INTERVIEW: Fightstar

With the success of rockers Fightstar, former boy band star Charlie Simpson hasn't looked back

"EXCUSE me, can we just keep to questions about Fightstar, please?"

Oops.

It seems me delving into Charlie Simpson's boy band past isn't going down too well with his publicist, and I hastily murmur my apologies in fear of the interview being brought to an abrupt end.

Simpson, for his part, seems largely unconcerned.

"It's a whole different thing," he says, when asked to compare his experiences as frontman of rock band Fightstar to those with the multi-million selling pop trio Busted, which disintegrated on his departure in 2005.

"Busted was just a fun job at the time, it was pop music, but it wasn't satisfying my musical hunger.

"I said to myself when we started Fightstar, 'I really don't care if we're playing to 50 people for 10 years.'

"If financial gain had anything to do with it I would have stayed with Busted. But now I feel totally fulfilled."

In spite of the cynics' expectations, Fightstar have proved a critical and commercial success. They play a one-off show at Leeds Rio's on February 13.

"Leeds is one of our favourite cities to play," Simpson enthuses. "Lots of my friends went to uni there, so I always go out and party with them afterwards."

The band – completed by Alex Westaway on guitar and vocals, bassist Dan Haigh, and drummer Omar Abidi – have just finished mixing third album Be Human, ready for release on April 13.

"I'm so excited about it man, it's a new direction. There's some stuff on there people won't expect, I'm really happy with it as a body of work.

"The main progression is that for the first time we've managed to use a 16-piece orchestra.

"We went to Air Studios, where they've done loads of great films soundtracks – Pirates of The Carribean, Batman – in a huge converted cathedral.

"We worked with Audrey Riley, who's done stuff with Muse and Foo Fighters, and I remember reading about her doing a Funeral For a Friend album – Tales Don't Tell Themselves.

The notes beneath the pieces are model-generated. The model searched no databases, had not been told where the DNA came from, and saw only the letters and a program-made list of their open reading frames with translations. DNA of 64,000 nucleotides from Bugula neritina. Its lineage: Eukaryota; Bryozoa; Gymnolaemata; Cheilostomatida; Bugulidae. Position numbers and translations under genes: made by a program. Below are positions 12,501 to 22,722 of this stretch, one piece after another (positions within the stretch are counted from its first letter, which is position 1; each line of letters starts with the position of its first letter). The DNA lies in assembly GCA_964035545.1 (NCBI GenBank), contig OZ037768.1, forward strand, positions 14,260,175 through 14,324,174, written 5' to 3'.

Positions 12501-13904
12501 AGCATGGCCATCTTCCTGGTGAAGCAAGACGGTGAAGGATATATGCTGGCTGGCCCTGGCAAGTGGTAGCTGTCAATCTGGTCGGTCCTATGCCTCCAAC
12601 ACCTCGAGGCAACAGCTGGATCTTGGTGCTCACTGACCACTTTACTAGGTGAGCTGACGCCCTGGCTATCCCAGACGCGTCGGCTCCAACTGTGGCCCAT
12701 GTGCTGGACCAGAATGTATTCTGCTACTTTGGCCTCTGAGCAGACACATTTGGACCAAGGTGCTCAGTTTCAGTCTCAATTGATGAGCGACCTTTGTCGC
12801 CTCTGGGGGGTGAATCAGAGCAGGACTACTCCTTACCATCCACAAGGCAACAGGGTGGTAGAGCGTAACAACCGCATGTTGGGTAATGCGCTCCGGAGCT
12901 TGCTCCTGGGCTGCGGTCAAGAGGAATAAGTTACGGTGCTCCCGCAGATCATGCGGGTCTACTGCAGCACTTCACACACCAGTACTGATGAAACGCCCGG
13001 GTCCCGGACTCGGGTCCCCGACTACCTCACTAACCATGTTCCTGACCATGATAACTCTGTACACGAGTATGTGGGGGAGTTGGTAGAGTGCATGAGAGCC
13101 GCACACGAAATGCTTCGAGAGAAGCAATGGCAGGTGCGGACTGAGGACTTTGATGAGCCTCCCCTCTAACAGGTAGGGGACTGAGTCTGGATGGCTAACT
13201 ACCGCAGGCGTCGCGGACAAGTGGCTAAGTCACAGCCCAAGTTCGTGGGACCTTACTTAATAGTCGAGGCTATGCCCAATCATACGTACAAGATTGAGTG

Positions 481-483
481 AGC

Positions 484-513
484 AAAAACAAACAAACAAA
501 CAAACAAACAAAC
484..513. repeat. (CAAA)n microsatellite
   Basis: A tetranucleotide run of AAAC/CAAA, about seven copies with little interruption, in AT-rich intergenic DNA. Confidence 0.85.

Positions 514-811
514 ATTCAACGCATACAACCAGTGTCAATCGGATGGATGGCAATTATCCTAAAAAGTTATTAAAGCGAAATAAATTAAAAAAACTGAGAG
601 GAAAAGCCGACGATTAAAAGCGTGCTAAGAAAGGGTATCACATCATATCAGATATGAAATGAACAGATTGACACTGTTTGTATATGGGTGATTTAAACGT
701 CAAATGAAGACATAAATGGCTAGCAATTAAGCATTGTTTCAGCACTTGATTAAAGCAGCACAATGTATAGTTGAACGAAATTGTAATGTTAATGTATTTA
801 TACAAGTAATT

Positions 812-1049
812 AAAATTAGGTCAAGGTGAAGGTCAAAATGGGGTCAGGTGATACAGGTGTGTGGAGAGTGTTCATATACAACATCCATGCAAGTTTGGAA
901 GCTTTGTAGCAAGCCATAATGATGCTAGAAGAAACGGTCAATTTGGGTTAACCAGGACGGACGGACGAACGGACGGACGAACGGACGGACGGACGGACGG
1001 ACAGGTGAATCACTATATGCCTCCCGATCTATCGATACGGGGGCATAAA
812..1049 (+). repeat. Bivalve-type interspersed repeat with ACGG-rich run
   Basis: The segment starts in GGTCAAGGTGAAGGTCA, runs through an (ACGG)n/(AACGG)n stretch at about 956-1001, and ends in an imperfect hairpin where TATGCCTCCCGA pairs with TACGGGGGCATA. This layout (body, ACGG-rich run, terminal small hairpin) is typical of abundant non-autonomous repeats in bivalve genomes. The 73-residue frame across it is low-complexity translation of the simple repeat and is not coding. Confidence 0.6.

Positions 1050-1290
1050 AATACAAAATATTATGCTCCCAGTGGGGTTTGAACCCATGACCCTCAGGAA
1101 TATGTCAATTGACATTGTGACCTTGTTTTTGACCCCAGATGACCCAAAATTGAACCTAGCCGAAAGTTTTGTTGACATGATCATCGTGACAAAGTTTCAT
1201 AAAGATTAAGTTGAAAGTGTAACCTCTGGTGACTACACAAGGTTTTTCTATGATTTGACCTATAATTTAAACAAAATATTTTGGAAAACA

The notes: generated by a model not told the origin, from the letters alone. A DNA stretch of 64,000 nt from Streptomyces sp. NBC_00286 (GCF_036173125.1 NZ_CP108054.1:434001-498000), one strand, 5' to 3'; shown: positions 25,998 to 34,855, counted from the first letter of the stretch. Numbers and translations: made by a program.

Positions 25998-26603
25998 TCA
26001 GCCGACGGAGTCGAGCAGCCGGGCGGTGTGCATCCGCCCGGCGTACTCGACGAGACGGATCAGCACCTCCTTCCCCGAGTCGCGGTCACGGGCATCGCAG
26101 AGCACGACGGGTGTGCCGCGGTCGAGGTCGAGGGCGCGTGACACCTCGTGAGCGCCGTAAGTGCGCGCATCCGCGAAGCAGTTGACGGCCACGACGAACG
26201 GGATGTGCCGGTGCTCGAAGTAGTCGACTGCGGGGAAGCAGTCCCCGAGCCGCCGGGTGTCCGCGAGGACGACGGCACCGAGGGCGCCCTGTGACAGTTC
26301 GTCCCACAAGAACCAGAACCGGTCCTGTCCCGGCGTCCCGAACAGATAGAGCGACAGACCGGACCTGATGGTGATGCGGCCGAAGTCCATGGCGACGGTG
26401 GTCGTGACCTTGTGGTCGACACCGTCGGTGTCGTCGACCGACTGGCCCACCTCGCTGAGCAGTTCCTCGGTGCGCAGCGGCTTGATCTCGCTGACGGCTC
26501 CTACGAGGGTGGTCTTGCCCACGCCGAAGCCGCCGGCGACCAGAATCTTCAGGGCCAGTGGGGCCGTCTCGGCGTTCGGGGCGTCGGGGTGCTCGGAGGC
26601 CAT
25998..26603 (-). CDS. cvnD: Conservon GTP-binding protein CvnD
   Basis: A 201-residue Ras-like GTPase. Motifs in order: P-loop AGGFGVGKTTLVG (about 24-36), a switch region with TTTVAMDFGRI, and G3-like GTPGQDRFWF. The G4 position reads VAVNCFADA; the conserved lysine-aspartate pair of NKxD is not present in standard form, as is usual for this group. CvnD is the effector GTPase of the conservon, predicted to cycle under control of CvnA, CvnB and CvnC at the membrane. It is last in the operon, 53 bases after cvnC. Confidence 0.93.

"It was great to bring that element, that classical side, into it. It adds so much."

Despite the stigma of being involved with Busted, Fightstar's opening releases were largely greeted with warmth by the rock press.

Kerrang! magazine has been particularly helpful to the band from the start, giving a four-star rating to debut EP They Liked You Better When You Were Dead.

For its part, the five-track mini-album was a magnificent statement of intent – 25 minutes of eloquently judged distortion-and-delay guitar sounds, quiet-loud serenity and destruction, inventive structure, and an impressive take on the scream/sing vocal interface.

Pitched halfway between the intense melodic fervour of Thursday and the brash emo of Taking Back Sunday, it presented Fightstar as a British rival to the East Coast alternative rock scene.

Still, Kerrang! editor Paul Brannigan's description of Fightstar's debut album Grand Unification as "one of the best British rock albums of the last decade" was a brave one.

"That was unbelievable," Charlie says. "A friend read that out at my 21st birthday, in the speech. We've been really well supported by them, all the team at Kerrang!, and Rock Sound, too.

"The kids that are into this kind of music – cause it's kind of a niche scene in this country – these magazines are basically their bibles, they take so much from them."

Fightstar grew out of a shared love of some of the most innovative and evolutionary heavy rock bands of the last few years – Deftones and Thrice principle among them.

But it's the badly underrated 21st century post-rock scene, where only really Sigur Rs have touched on mainstream success, from which Simpson first names the band's biggest influences.

Bands like Mogwai, Explosions In The Sky, and, crucially, Mono, after whom Fightstar named one of their most awe-inspiring tracks to date – a slowly-building, six-minute epic featured on both their first two releases, and a decent indication for how Be Human might sound.

"Yeah, with Mono that ending has a filmic quality," Simpson says. "Big, delayed guitars. For the new album we've tried to bring more of that even into the heavier songs."

Fightstar are a rarity in popular music, echoing Radiohead in the sense that their recorded sounds are just one part of the artistic whole they aim to present.

"A lot of bands I know leave the other creative stuff – sleeve artwork, videos – to other people. But everything we do comes straight from us."

Simpson names Damocles his favourite track on Be Human, as it gave him the best chance to broaden his musicianship.

"Omar broke his wrist halfway through recording, so I did half the drumming – it was a whole new challenge. I trained myself up, and I was so pleased with the way it came out."

Abidi, it seems, is somewhat accident-prone, as Simpson relates in a rather unusual tour 'war story'.

"Omar got into a bit of a disagreement at a service station, and this guy just came out of the queue and lost it, swung at him.

"He got his tooth smashed out by a one-armed man!"

Check out the band here